Smart women, dumb circumstances

10 11 2011

During my recently-relaunched job search I have been confronted by an attitude that I had no idea was still a serious a problem in early 21st century corporate life. Women have had the right to vote in most countries for more than a generation, in some countries more than two generations, and have been an integral part of the workforce for much longer than that. That the glass ceiling still exists at all is a crime in itself.

But here is a little more food for thought.

Twice within a short period of time I have been rejected for jobs on a premise and for a reason that for me is quite simply unbelievable. I was always told to work hard, and that there will be rewards. “You can do whatever you want in life,” was the refrain I always heard from elders and teachers.

Well, apparently, if you are a woman, and you work too hard, and do too much, and want too much and you are tall and blonde and strong and intelligent and outspoken, all these factors will conspire to work against you because managers are downright scared of you.

And if you wear heels, by God, you are in for it.

My favorite heels of all time. These boots were made for walking, but not only.

Earlier this year, I interviewed at a company that has a record of treating smart women well. I saw a TV feature on the company’s CEO, a rare bird indeed in a tough, manipulative and mildly corrupt industry. I saw myself learning a great deal from this person. Especially tactical things like getting ahead in territory that is generally dominated by men.

The rejection surprised me because I had the feeling from my interviewer (the person who would be my direct superior) that I was just what he was looking for. He seemed confident that I could do the job well, fit into the team and could offer me a perspective to expand my abilities and skills to benefit both the company and myself.

I ran into this person in a completely different context months later. Somehow, the topic came up as to what the real reasons were for why I was not offered the job. He said flatly, “You were too strong for my CEO. You would have scared her to death.”

A second incident happened shortly thereafter. The feedback from my interview, passed on to me by HR: “The department head felt threatened by you. He felt like you could do his job, and not the one you applied for.”

Well of course I could do his job, but the question that nobody bothered to ask me is: would I even want to? (Uh… no.)

So how do I get my message across in a non-threatening way? I have no idea. I don’t want to be the boss, I don’t want to have to deal with personnel management, and I could care less about the perks and the big bucks that go along with it. (I just left a job to which I was lured by money and status, and it didn’t make me happy.)

I just want to be left alone to my own devices, work as a member of a team, deliver my deliverables, and go home. I have no desire to have to pick up my phone in the middle of the night on the weekend to solve a problem for some impatient person who can’t wait till Monday morning. Been there, done there, got the stupid T-shirt. And a burnout.

In the meantime I have the feeling that I have to dumb-down my CV and my story to make it look like I am less qualified than I really am.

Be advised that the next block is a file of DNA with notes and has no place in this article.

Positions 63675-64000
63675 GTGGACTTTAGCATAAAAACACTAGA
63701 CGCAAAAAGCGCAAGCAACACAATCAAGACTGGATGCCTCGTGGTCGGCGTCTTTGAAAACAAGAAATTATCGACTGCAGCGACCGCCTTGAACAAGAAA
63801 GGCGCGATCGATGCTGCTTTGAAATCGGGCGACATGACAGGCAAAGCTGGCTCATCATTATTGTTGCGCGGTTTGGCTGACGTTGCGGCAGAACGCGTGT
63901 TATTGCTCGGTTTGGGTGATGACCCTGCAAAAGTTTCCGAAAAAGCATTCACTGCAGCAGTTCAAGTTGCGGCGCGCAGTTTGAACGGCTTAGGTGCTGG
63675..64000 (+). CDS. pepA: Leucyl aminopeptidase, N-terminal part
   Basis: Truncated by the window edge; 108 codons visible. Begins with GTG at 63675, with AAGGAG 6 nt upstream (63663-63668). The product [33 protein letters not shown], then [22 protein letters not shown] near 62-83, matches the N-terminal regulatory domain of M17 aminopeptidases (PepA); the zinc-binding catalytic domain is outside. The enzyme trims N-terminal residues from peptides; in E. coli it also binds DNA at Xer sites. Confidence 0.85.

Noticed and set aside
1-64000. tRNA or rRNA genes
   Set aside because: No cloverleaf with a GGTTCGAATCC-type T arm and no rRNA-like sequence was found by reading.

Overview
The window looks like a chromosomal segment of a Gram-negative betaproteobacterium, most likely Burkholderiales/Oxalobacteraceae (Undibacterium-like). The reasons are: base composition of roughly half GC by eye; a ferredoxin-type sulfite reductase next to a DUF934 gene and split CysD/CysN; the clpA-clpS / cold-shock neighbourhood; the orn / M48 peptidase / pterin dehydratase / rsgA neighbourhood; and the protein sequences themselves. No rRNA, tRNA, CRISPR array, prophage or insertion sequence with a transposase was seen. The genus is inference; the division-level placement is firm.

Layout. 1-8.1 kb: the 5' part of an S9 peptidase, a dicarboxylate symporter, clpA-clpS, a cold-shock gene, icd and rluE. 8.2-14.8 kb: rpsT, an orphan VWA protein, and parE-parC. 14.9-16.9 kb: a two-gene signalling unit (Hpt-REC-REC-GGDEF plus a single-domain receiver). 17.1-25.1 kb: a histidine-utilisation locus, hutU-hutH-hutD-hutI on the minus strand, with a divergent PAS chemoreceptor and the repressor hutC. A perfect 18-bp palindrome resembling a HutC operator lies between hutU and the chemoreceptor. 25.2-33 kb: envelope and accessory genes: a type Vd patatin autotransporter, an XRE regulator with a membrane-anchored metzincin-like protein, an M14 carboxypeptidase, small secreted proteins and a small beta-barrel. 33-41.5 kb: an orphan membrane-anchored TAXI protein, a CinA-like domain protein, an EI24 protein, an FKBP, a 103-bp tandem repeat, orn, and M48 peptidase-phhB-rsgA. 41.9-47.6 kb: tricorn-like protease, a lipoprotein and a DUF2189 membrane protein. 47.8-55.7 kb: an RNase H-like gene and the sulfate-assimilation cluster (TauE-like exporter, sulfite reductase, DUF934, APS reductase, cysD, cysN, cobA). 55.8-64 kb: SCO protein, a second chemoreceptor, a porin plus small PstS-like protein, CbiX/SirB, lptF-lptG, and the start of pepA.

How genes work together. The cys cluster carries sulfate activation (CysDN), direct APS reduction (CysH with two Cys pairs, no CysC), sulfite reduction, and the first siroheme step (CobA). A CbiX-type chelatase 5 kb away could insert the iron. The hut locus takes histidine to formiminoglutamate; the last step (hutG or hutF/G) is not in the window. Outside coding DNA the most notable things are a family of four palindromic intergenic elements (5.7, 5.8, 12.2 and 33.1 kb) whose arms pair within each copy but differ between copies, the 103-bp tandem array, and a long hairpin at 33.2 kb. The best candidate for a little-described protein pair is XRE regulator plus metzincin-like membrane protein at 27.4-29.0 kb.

For real? Isn’t that just so… wrong?

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Of journalists and corporations

9 10 2011

Like many employees in these difficult economic times, I am disillusioned and disappointed in the place I have been lassooed to these past four years. While chained to my desk, I have become increasingly cynical and disgusted with the superficial nature of the corporate world as a whole. Of the relentless chase after the almighty buck and the daily soul-crushing acts of psychological torture.

A few months ago, I resolved to return to journalism, to my roots, somehow. I decided that I am probably far too critical of corporate hot air to really ever be able to breathe it with ease and spread it with pleasure. Or to drink the poison Kool-aid like I would need to in order to fully succeed as a media flak.

There is no way I will ever be as comfortable in stilettos and a suit as I was in hiking boots and cargo pants, with a reporter’s notebook in my back pocket.

Last week, I received a painful rejection for a journalism job that I felt like I had all sealed up. The hiring manager had (perhaps inadvertently) signaled this to me during my meeting with her.

After I spent weeks waiting for the final thumbs up (that was supposed to be just a formality), she called to tell me that she could not offer me the job covering the Swiss banking industry. Not because my qualifications or experience were insufficient, and not because I was too expensive either. The reason is much more banal and dogmatic: I was disqualified from a job for which I was the top candidate because… (drum roll)… I am married to someone who works at a large Swiss bank.

She told her own superiors that she really, really wanted me on her team, and that she would reshuffle the reporting assignments, allowing me to cover an entirely different industry and focus on entirely different topics. Her managers reiterated their “no way”.

When she told me this, I was stunned and speechless. I had never before been rejected for a job because of the company I keep or the man I am married to.

For those who don’t know Zurich well, it is a small town chock full of financial service companies. It would indeed be strange, I countered, if I did not have close friends (or relatives) in the industry which employs the most people and generates the most tax revenue and economic value in all of Switzerland.

And the fact that the top editors at a high-quality international news organization would not even consider a change of reporting beats to accommodate a very qualified candidate indicates to me that they are more concerned with doctrine and ideology than finding the best people for a particular position. To me, this reeks of discrimination and middle management that has been intimidated into spinelessness by some corporate policy that is not worth the paper it’s printed on. How ironic.

So after this unusual, unbelievable and stinging rejection, I continue my search to be relevant. My search to find a place that will value my skills and experience, long for my writing and appreciate my personality. A place that will not judge me by who I fell in love with and married.

Can’t wait to find out if that place exists out there.